Recommended historical fantasy / alternate history books
Historical fantasy takes a period of history from this world's past and introduces fantasy elements to it. Alternate history or alternative history is a genre of fiction consisting of stories that are set in worlds in which history has diverged from the actual history of the world.
- Jonathan Strange & Mr Norrell by Susanna Clarke
"An elegant and witty historical fantasy which deserves to be judged on its own (considerable) merit." Sunday Telegraph
"A genuinely original story, beautifully told." Fantasy Book Review
Two magicians shall appear in England. The first shall fear me; the second shall long to behold me The year is 1806. England is beleaguered by the long war with Napoleon, and centuries have passed since practical magicians faded into the nation's past. But scholars of this glorious history discover that one remains: the reclusive Mr Norrell whose displays of magic send a thrill through the country. Proceeding to London, he raises a beautiful woman from the dead and summons an army of ghostly ships to terrify the French. Yet the cautious, fussy Norrell is challenged by the emergence of another magician: the brilliant novice Jonathan Strange. Young, handsome and daring, Strange is the very opposite of Norrell. So begins a dangerous battle between these two great men which overwhelms the one between England and France. And their own obsessions and secret dabblings with the dark arts are going to cause more trouble than they can imagine.
- A Christmas Carol by Charles Dickens
A Christmas Carol was published in December 1843, at a time when medieval Christmas traditions were in steady decline. Indeed, Dickens’s heart-warming tale has been seen as a major turning point; the popularity of its lamp-lit setting and its diverse characters – from the wonderfully wicked Scrooge to the crippled but optimistic Tiny Tim – helped ensure that family unity and ‘goodwill to all men’ once more became the appropriate sentiments of the Christmas season. Dickens used the poverty-stricken Cratchit family’s dependence on hard-hearted Scrooge to highlight the Victorian working class’s daily struggle against the indifference of the greedy.
"The book’s importance was cemented at Christmas 1852, when Dickens undertook public readings of it before both educated and working-class audiences. The success of these events led to public readings becoming a major part of his later career, usually featuring A Christmas Carol. The novella’s short length and strong moral message have ensured that it has become one of Dickens most well-know classics." Fantasy Book Review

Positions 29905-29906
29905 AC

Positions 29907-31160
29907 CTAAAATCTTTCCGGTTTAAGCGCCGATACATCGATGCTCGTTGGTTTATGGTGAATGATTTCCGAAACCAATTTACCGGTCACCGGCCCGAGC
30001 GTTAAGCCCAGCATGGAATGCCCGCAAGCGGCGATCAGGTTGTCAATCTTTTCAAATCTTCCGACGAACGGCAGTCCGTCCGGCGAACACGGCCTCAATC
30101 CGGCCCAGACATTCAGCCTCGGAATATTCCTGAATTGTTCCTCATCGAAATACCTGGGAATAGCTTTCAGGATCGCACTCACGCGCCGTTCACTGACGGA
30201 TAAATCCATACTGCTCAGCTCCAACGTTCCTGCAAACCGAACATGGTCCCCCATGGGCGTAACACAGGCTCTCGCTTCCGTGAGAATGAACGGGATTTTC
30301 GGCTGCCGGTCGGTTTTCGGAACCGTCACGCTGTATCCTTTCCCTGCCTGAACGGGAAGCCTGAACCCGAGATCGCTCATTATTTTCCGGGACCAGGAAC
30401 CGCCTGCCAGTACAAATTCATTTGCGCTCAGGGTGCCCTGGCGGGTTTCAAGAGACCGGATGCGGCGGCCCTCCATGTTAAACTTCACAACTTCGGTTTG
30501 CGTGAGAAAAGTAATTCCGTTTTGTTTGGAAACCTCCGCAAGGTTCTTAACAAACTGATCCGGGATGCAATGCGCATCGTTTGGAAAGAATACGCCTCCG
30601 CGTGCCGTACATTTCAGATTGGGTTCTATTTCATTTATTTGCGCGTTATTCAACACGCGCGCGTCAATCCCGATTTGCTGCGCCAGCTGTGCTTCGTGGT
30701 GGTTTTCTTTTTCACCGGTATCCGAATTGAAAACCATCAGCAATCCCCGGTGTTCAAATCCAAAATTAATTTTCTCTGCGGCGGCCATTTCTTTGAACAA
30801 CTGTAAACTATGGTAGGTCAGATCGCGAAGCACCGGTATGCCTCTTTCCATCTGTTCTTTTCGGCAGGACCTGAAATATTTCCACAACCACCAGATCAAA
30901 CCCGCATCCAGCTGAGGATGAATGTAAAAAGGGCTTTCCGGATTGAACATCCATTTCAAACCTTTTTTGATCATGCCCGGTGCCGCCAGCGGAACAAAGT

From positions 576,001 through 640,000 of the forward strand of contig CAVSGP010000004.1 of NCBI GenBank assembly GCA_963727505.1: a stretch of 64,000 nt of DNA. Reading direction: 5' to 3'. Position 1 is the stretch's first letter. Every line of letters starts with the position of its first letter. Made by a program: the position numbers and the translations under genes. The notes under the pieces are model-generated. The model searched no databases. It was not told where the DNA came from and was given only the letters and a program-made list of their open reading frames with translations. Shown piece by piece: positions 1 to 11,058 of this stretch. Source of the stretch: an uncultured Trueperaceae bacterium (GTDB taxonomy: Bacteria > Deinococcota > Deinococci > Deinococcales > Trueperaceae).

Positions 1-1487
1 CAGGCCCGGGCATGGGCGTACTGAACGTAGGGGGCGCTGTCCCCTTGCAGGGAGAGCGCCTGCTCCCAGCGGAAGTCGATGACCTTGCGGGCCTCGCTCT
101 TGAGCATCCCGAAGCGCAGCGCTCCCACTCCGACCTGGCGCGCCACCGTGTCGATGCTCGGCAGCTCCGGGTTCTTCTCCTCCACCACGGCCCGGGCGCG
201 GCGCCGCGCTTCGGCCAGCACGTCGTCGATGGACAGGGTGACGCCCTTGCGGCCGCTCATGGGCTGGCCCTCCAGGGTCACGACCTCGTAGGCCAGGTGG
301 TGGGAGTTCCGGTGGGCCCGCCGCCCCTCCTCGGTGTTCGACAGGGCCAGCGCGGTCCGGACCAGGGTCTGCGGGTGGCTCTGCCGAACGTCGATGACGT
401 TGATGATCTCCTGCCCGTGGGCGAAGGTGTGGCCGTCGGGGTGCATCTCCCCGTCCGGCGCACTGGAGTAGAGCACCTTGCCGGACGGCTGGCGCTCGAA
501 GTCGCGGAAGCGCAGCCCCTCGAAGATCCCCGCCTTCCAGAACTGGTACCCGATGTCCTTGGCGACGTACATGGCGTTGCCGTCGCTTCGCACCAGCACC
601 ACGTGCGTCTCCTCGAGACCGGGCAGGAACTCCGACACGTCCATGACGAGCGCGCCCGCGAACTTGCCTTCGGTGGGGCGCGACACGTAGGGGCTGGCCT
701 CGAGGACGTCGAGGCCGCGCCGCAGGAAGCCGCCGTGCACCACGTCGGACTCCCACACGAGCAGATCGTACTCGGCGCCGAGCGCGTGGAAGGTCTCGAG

- The Once And Future King by TH White
TH White's The Once and Future King is a serious work, delightful and witty, yet very sombre overall. The volume published as The Once and Future King is actually four works separately composed over about 20 years. The first, The Sword in the Stone, concerns the lost childhood of Arthur, future king of England, and his education by Merlyn. The second, The Queen of Air and Darkness, tells the story of adolescent sons of Orkney and their mother, Morgause. The third, The Ill-Made Knight, takes up the story of Sir Lancelot and his uneasy relation- ship with Queen Guenever and with Arthur. The fourth, The Candle in the Wind, concerns the end of the Round Table and Arthur's death.
"Magnificent and tragic, and irresistible mixture of gaiety and pathos" The Sunday Times
"This ambitious work will long remain a memorial to an author who is at once civilized, learned, witty and humane" Times Literary Supplement
- The Picture of Dorian Gray by Oscar Wilde
Handsome Dorian Gray has found the secret of eternal youth. As those around him age, Gray remains young and beautiful. Knowing his actions have no consequences he lives a wild life of pleasure, breaking heart after heart – including that of a young actress called Sybil Vane. Gray treats her so badly that she kills herself. But Gray has another secret – in his attic he hides a portrait of himself. While his own body remains fit and healthy, the image in the portrait becomes older and more disfigured with each debauched act he commits. When the portraits creator, Basil Hallward, discovers the horrific truth, Gray kills him in a fit of rage. While Hallward may no longer be a concern, Gray’s own life may be in danger from Sybil’s brother, James Vane, who still blames him for his sister’s suicide and begins vengefully stalking the young pleasure-seeker. Terrified that his life is spiralling out of control, Gray vows to give up his wanton ways, and especially not to mistreat his latest conquest, innocent Hetty Merton. As his behaviour improves Gray expects the painting to begin returning to its original state – so is horrified to find it even more grotesque. Can Gray find any way out of his nightmare?
"A key example of Gothic horror fiction, The Picture of Dorian Gray is Oscar Wilde’s only novel and a classic of modern literature. It was originally published in a shorter version in Lippinscott’s Monthly Magazine, an American literary journal, in 1890, then revised and published in book form in 1891. Upon publication, its portrayal of moral decadence and its strong homoerotic undertones caused controversy and ensured that the book was poorly received by readers at the time." Fantasy Book Review
- Dracula by Bram Stoker
When Jonathan Harker visits Transylvania to help Count Dracula with the purchase of a London house, he makes horrifying discoveries about his client and his castle. Soon afterwards, a number of disturbing incidents unfold in England: an unmanned ship is wrecked at Whitby; strange puncture marks appear on a young woman's neck; and the inmate of a lunatic asylum raves about the imminent arrival of his 'Master'.